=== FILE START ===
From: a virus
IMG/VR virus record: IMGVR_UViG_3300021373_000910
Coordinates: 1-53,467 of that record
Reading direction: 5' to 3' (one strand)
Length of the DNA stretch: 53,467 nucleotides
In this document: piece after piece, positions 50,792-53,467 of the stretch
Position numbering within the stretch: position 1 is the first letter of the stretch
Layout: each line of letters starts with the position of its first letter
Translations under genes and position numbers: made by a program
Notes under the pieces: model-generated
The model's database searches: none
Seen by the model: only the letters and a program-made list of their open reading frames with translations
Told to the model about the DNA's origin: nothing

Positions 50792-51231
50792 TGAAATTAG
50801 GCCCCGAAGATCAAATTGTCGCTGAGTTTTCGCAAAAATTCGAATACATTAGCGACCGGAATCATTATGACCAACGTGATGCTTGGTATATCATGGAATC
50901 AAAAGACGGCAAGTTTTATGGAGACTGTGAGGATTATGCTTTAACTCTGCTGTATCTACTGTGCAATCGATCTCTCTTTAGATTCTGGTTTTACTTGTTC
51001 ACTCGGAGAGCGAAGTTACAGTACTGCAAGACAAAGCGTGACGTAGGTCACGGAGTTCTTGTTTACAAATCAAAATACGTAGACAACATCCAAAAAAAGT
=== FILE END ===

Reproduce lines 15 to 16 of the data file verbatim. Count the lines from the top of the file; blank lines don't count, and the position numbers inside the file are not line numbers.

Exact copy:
50792 TGAAATTAG
50801 GCCCCGAAGATCAAATTGTCGCTGAGTTTTCGCAAAAATTCGAATACATTAGCGACCGGAATCATTATGACCAACGTGATGCTTGGTATATCATGGAATC